Movie-making: an American Dream
- December 31, 2018
- Shane Hurlbut, ASC
Movie-making: an American Dream
“It ain’t about how hard you can hit, it’s about how hard you can get hit and keep moving forwards.” – Rocky Balboa
When I think about movies, about why I wanted to be involved in making movies, I have a real sense of pride that America has always and will always be the standard bearer for this industry. Think about it. To name but a few; Charlie Chaplin came here as a vaudeville circus performer from England with the sole purpose of making movies that would make people laugh, Marilyn Monroe, Rita Hayworth and Sofia Loren blew us all away with their beauty on screen whilst Bruce Willis, Arnold Schwarzenegger and Sylvester Stallone blew away the bad guys and the box office records with the action movies of the late 80s and early 90s.
That’s just those in front of the camera (and behind in Chaplin and Stallone’s cases). There’s a huge raft of talent on set every single day that often go unnoticed yet they shape the movies that transport us into other worlds, other situations, make us feel emotions that we never experienced before, create colors that make us gasp in awe…
Marilyn Monroe… you’re welcome, readers!
Arnold there telling us his secret to success… I could have used other quotes from Pumping Iron, but Arnold’s take on getting “the pump” isn’t really too relevant – if you know, you know!
That’s why the immortal mantra of Rocky Balboa is the basis for this story – a story about the American Dream, about four companies created by people who embodied it and without whom our industry would be nowhere near what it is today.
“There’s talent on the streets, kids with ideas who have stories to tell and never get a chance.” – Jim Jannard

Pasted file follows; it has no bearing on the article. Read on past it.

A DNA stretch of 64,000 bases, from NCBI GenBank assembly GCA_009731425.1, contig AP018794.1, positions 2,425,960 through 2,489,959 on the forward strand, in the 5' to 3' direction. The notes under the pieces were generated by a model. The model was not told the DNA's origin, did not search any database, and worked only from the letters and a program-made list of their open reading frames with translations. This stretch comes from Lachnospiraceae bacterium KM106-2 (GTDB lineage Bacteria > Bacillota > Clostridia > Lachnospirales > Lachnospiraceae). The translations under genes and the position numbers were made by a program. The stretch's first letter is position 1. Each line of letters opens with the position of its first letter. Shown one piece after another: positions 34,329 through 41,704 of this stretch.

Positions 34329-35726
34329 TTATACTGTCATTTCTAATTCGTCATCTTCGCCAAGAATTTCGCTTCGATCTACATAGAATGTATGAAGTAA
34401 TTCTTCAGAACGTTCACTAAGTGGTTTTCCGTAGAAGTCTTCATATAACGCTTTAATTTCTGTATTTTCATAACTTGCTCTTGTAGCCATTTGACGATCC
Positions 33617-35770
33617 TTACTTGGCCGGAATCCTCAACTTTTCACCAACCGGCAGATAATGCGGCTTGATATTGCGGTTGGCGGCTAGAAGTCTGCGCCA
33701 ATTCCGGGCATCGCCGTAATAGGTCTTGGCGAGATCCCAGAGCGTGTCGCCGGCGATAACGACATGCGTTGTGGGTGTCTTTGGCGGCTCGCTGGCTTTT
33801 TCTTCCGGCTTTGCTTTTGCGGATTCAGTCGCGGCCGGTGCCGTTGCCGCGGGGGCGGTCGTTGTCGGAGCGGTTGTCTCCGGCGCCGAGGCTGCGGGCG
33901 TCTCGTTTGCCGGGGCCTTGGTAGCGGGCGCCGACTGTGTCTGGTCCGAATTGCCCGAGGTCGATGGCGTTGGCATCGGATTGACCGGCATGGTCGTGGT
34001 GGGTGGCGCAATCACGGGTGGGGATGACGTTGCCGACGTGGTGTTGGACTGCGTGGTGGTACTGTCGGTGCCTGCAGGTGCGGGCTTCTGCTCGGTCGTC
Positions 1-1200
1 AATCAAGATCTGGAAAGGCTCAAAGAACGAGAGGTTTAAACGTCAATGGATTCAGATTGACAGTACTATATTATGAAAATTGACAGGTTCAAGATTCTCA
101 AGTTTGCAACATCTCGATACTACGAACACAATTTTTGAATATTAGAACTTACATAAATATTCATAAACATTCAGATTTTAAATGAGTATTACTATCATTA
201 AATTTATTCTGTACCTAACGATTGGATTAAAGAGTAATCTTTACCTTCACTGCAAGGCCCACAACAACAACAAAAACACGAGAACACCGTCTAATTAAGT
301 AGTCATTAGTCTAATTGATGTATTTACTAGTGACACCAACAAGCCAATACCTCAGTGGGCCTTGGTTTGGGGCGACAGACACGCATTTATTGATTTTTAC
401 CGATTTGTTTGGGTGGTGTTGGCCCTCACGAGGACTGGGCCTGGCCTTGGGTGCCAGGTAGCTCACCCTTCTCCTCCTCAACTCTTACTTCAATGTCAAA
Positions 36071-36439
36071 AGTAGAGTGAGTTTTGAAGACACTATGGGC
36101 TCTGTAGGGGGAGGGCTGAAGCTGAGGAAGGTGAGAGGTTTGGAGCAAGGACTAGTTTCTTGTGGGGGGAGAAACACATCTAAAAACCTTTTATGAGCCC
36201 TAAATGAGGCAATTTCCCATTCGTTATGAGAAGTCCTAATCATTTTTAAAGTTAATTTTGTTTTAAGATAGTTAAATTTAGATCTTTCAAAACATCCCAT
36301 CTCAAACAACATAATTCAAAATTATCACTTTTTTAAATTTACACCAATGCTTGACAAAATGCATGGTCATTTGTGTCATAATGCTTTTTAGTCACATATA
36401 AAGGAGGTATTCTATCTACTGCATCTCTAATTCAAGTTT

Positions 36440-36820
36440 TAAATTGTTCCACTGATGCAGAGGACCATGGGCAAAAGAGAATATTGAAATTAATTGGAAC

Jim Jannard is a leviathan of our industry. There is no other way to say it. A man who was born and raised in Alhambra, California and attended the USC School of Pharmacy. However, the key moment when Jim became integral to this story is when he dropped out of college (as many great entrepreneurs have done – not advocating that though, stay in school, kids!*) to travel across the U.S. on a motorcycle.
*or better still, sign up to Hurlbut Academy (imagine me winking and pointing at you like Uncle Sam right now – or look below).
Let’s be honest, in 1975, you could just take off on a motorcycle – it was the 70s, gas prices were cheap and everyone loved the movie Easy Rider – who didn’t want the Dennis Hopper handlebar moustache? Have you seen my pictures from that era – they should be accompanied by a Ron Jeremy soundtrack!
Dustin Hoffman in Easy Rider with the natural precursor to my next pic
That’s exactly what Jim did – started a one-man business selling motorcycle custom handlebar grips at motocross events. Then when that became hugely profitable, he was riding along one day and realized his Carrera sunglasses didn’t cover his eyes from the sun enough so invested in motorcycle and ski goggles and sunglasses. Here’s the kicker, here’s where I tell you the brand name you all know… He named his company after his dog, Oakley. And having started the company with $300, he sold Oakley in November 2007 for $2.1 billion. The American Dream, right?
“But Shane, what has this got to do with the movie industry?” I hear you scream at your computers and tablets. Be patient young Padawans, here’s where Jim Jannard became a personal hero. The guy was a film fanatic and when he could see that the key players in the industry – Sony, Arri and Panavision – were attempting to persuade the film industry that 1080P was going to be the digital replacement for film. He threw out a huge “f— that!” As a film fanatic, he knew that digital would replace film, but he wanted that replacement to be respectful to film – 1080P or 2K was not respectful.
So, Jim’s idea was to make a 4K digital camera, to create a film alternative that actually was the equal to or better than film in every aspect.